Written by Alexandra Goidel Thursday, 13 February 2014 00:00
The North Shore High School senior class performed their senior play last month, The Boarding House Reach, a comical story about a boy named Lucas Maxwell, played by Warren Estler, who rents out the rooms of his home to strangers when his parents leave on a business trip so he can make money to buy a bike.
Unknowingly, Lucas rents out the master bedroom of his house to two bank robbers named Limpy and Nora McGuire, played by Noelle Pisicano and Katie Sullivan, respectively. Everything seems to be running smoothly until Lucas’s parents arrive home early unannounced. After that, everything begins to fall apart. The robbers frame Lucas’s father for the crime and he gets thrown in jail. Lucas soon realizes that he has been housing the real robbers, and concocts a scheme to prove that his father is innocent. With help from his older sister Caroline Maxwell, played by Kit Lepanto, and his best friend Hercules, played by Dylan Smith, they get the detectives to catch the robbers and have them incriminate themselves with their own words. The story has a happy ending: Lucas gets his bike, Mr. Maxwell is proven innocent, and the family becomes stronger than ever.
What really brought the house down were the skits performed between each act. The skits allowed the students to show their creativity and humor by creating short scenarios that relate to their experiences. The “Driver’s Ed” skit was an audience favorite. Director and cast member Kevin Quinn played the infamous North Shore High School Driver’s Education instructor Mr. Zucker. In the skit, Quinn impersonated Mr. Zucker by portraying his old school teaching techniques, appearance, and speech. Many North Shore juniors and seniors related to the skit as they were students in Mr. Zucker’s class.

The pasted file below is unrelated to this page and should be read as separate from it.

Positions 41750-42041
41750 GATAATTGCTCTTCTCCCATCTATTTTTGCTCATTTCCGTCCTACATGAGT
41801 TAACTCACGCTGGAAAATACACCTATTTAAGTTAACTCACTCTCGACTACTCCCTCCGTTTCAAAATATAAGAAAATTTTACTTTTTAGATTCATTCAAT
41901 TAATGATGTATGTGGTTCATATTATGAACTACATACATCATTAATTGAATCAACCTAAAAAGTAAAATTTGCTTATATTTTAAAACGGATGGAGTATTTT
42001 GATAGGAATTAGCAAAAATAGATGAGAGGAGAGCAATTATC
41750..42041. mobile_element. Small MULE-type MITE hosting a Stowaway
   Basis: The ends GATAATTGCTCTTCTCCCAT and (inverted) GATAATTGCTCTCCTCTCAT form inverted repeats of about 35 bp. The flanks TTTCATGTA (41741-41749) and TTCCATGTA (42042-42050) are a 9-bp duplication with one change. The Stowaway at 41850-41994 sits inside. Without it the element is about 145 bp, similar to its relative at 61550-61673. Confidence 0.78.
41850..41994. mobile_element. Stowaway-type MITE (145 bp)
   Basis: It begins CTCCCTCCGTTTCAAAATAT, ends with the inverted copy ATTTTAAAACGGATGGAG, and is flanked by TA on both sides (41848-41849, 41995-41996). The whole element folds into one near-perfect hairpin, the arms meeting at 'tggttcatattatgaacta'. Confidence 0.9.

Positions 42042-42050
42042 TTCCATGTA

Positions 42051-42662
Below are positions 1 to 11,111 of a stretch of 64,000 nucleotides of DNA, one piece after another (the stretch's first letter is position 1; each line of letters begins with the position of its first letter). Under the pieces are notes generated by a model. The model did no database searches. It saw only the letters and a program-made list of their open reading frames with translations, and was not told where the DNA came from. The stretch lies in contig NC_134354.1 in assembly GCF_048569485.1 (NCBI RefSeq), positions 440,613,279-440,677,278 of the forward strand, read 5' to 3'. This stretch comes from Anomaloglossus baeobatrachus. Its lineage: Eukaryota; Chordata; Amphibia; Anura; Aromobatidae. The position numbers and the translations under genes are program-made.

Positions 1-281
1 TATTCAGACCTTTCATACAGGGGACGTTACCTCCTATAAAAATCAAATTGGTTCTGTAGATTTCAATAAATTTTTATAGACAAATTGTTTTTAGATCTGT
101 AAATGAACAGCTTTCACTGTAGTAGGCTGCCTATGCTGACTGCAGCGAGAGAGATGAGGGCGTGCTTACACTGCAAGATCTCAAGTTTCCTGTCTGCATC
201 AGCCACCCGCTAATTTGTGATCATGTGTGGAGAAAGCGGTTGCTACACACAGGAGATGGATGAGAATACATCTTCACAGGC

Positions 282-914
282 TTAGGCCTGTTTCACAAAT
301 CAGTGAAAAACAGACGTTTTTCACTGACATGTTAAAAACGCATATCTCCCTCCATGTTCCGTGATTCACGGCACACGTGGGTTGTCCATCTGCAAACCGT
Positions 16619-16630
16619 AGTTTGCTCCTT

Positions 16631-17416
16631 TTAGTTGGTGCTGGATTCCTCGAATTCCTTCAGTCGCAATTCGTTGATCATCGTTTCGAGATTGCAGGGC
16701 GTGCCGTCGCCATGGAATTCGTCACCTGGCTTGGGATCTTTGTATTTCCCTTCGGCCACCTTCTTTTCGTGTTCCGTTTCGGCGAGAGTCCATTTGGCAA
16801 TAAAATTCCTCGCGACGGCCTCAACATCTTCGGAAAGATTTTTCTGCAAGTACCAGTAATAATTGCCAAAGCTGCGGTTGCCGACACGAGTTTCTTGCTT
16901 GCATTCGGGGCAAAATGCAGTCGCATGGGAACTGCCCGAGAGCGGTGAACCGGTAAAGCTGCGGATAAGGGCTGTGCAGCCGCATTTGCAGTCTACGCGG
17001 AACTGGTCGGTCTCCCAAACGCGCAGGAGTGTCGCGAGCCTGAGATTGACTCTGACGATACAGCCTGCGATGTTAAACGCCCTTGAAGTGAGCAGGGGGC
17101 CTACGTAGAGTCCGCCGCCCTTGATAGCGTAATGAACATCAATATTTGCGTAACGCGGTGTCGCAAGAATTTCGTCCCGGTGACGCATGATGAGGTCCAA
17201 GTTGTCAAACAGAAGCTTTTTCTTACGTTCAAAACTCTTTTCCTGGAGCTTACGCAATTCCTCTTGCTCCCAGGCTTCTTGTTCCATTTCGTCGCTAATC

The production involved 95 students, many of whom had not previously participated in the performing arts program. Even though this was the first theatrical performance for many seniors, they all proved their amazing abilities through the success of the performance.
Quinn says, “This year’s senior play was a testament to the many hidden talents at North Shore. In one month, we came together not only as a grade, but as friends, to create what we will never forget.”
The senior play is one of the last opportunities that students have to bond over before graduation, and it is something that all students can have fun partaking in.
The next North Shore High School performance will be the spring musical. This year the students are performing Grease, the 1950s classic about two lovers in high school. The cast and crew are already preparing to make yet another successful performance for all to enjoy.